“Over my seven years in 4-H I have been given many cool community service opportunities, but the dairy outreach community project was by far the most influential,” says Madeline Hall, a Litchfield County 4-H member. “It was a huge operation that really helped the community. It was a beautiful sight to see how utterly grateful the pantries and families receiving the milk were. I never knew how many families in Connecticut were in need. I’m so proud to be part of UConn 4-H.”

Food insecurity will challenge many residents even after the COVID-19 crisis is over. The sustained giving from our volunteers and donors is supporting our 4-H and EFNEP programs and helping us feed people in communities around the state.

“The amount of support and outreach that has been available to them during this COVID-19 is overwhelming to our residents,” Cheryl says. “Things were hard for them prior to this, but with the virus it has made it even harder for the elderly. Thank you so much for your support.”

Distributions of dairy donations began in April with donations from the dairy processors. Since then, the Litchfield County 4-H program secured donations and have continued every two weeks with three pallets of milk per distribution. Our UConn 4-H program is building a sustainable model where the community members work together to support those in need.

Our Extension Master Gardener program and the Home and Garden Education Center have a long history of offering horticultural training and resources to residents. Vegetable gardening surged in popularity at the beginning of the pandemic as residents sought to address food shortages by growing their own. Vegetable gardens are a means of increasing food stability and access to a safe, healthy, food supply for individuals and families.

“Along with the satisfaction of growing your own fruits and vegetables, gardening gets you outside, in the fresh air and sunshine. You just feel better all-around after working with plants,” said Sarah Bailey, state coordinator for the UConn Extension Master Gardener program. “Even if you just grow some herbs and flowers in containers, you get the benefits.”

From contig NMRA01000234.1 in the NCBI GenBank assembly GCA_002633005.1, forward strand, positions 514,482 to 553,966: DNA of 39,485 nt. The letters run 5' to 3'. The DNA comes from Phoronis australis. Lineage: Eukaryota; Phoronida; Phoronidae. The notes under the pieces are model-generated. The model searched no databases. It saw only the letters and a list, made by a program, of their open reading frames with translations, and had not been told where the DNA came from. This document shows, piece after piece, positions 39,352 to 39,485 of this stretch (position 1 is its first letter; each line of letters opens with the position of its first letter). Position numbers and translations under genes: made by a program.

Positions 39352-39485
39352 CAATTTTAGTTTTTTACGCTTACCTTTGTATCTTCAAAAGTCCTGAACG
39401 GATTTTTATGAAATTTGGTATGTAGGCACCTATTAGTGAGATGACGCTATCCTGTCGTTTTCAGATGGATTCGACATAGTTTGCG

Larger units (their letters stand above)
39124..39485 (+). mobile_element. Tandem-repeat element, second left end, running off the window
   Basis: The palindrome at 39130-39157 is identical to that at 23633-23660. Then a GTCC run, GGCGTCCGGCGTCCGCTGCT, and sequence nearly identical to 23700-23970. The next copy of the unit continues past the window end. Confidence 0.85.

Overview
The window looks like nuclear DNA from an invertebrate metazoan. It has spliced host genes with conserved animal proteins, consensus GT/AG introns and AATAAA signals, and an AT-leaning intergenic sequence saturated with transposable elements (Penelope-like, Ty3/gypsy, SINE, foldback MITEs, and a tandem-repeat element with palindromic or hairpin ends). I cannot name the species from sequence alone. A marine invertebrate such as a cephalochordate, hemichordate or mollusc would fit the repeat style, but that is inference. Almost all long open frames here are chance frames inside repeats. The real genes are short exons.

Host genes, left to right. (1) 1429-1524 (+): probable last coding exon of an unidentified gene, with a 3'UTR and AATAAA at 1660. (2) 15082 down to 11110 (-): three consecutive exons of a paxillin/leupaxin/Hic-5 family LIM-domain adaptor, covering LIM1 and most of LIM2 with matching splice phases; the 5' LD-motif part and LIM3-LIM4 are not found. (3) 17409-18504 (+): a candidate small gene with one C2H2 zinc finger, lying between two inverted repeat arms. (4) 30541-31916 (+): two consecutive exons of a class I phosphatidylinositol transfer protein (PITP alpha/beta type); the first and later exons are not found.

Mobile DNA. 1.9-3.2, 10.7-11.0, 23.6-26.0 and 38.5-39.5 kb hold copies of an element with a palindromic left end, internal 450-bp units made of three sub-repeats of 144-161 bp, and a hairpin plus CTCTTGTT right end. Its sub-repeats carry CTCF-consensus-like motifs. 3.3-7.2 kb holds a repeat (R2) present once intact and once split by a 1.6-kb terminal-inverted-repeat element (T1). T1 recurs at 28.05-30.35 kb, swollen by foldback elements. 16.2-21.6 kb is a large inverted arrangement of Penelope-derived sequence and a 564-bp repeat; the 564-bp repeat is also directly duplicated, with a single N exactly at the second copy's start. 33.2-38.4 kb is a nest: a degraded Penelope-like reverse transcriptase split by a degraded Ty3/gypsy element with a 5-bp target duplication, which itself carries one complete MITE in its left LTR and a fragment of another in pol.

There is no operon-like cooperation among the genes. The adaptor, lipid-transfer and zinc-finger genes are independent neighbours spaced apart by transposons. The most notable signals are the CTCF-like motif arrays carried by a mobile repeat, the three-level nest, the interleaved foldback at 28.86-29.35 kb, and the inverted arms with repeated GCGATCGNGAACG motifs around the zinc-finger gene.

Extension educators collaborated to provide a website with resources for residents interested in growing their own vegetables. Other benefits for residents growing their own food include that it is cost effective, fun, and for those with children, an engaging and educational experience. Resources available include information for new gardeners on selecting seeds, avoiding common mistakes, and testing the soil, as well as advice that seasoned gardeners can use. Container gardening resources offered an alternative for those without land. The website has had over 2,400 visitors since it launched, and over 400 inquiries through the Ask UConn Extension initiative have helped answer additional questions.

Food insecurity is a stressful and ongoing challenge for many Connecticut residents. The negative impacts coronavirus has on food insecurity among Connecticut residents will linger. However, Extension will continue innovating and creating systems to help residents address and overcome food insecurity.

Article by Stacey Stearns

Empowering Individuals and Communities


We all face challenges. Situations outside of personal control intensify those challenges for some. Circumstances including where a person was born, their race, family structure, and socioeconomic status can elevate or hamper individual success. This has a ripple effect on communities and our state.

Extension empowers individuals and communities. We provide diverse voices a platform and help change systems and communities. Our educators share resources from UConn and collaborate on solutions that improve health and economic outcomes for individuals. Classes and workshops offered by Extension teach new skills to participants to help them grow. Empowered individuals lead to empowered communities as they lead initiatives that create lasting change.